Fifield, WI Passenger Train Accident, Dec 1887

TRAIN DERAILED.

TERRIBLE ACCIDENT ON THE CENTRAL NEAR FIFIELD.

ONE KILLED AND TWELVE INJURED.

Passenger train No. 42, which leaves Ashland at 7:25 in the evening, met with a terrible accident. When between Coolidge and Fifield the train was derailed just after rounding a curve and while under full speed. The Pullman sleeper, one first- class coach and the smoker all left the track and rolled down the embankment. In the twinkling of an eye the passengers were thrown in all directions. Those in the sleeper were in some cases thrown across the car the berths being smashed to pieces. C. M. HAMILTON of Ashland, who was in the sleeper, tells us the jar came, the car rolled down, than all was over. He landed out of his berth, but was not injured. He looked around but could see no way of escape. Some were screaming for help. The lamps tipped over and commenced to blaze, but were extinguished. Someone came with a light and he crawled out and assisted others. Opposite him K.K. KENNAN of Milwaukee, had a berth, but fortunately he was in the smoker or he would have been killed. The passengers got out in all shapes. Some were in the snow with nothing on but their night clothes -- several were imprisoned between the seats and had to be helped out, while others, including a man his wife and three children, escaped without a scratch. G. KARPE of Los Angeles, Cal., was in the smoking department of the sleeper with several others, all of whom escaped without injury. One man who was seated in the first-class coach, who was sick and got on at Glidden, fell through the window when the car went over and was killed. Others may be underneath the car, as when the passengers left the car was still on its side. The train was officered as follows: J. H. GREENFIELD conductor; FRANK CALKINS, engineer; S. C. BERSIE, brakeman; H. B. GRISWOLD, baggageman. Conductor GREENFIELD was going through the car and as it went over, in some way one of his legs went through the window and he had to be helped out. W. B. WOLFORD, train master of Northern division, was aboard but escaped with a slight injury. The passengers and the wounded were placed in the baggage car and taken to Phillips where nearly all those injured were left for treatment.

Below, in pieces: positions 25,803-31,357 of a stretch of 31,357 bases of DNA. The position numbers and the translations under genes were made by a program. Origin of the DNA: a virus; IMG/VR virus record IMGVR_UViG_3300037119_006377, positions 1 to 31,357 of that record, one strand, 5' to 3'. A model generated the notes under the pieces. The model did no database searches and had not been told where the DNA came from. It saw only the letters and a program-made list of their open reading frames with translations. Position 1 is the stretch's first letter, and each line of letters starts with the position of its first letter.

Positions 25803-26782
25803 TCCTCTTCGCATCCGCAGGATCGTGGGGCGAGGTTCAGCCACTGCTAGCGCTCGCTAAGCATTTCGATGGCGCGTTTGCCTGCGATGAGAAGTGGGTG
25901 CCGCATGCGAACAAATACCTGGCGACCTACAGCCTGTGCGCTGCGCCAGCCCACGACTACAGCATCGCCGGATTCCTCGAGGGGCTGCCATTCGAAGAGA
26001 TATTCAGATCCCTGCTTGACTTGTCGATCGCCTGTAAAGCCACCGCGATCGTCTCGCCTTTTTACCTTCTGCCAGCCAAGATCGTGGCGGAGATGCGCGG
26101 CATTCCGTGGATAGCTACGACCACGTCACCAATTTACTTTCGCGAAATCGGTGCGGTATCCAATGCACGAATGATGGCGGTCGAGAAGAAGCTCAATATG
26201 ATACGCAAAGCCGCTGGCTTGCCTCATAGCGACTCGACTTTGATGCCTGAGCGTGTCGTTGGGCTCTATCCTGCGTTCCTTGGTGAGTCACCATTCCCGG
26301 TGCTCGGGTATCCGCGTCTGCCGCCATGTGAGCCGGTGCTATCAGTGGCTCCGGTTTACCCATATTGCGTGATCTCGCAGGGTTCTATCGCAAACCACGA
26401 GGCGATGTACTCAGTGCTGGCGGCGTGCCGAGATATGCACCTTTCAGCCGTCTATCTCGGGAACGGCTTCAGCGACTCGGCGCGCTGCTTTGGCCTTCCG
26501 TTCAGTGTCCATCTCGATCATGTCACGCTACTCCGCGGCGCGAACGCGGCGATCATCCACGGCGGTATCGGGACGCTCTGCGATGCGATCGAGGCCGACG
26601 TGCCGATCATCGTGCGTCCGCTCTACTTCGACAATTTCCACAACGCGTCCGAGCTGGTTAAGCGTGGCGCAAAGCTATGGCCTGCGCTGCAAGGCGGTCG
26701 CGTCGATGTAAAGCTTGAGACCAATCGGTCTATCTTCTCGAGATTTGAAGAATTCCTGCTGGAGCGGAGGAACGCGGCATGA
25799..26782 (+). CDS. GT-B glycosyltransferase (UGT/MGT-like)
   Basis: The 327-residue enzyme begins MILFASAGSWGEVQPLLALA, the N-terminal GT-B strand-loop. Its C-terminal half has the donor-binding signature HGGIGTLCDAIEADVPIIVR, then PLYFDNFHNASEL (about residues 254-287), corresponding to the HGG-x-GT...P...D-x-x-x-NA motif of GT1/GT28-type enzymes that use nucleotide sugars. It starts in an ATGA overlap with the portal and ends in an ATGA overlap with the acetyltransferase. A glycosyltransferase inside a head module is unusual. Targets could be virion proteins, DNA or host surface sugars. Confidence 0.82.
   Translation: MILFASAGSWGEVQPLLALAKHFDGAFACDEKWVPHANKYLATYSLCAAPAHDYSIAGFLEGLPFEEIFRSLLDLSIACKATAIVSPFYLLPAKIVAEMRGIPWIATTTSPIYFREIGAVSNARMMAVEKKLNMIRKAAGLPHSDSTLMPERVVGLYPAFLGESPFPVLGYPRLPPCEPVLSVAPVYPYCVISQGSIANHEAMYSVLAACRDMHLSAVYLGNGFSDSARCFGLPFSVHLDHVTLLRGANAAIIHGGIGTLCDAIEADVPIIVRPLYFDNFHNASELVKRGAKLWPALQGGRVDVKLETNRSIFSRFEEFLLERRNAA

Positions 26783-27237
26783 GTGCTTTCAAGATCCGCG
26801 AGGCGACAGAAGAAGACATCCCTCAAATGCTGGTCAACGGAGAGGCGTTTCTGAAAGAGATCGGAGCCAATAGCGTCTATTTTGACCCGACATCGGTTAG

Continued on Page 2.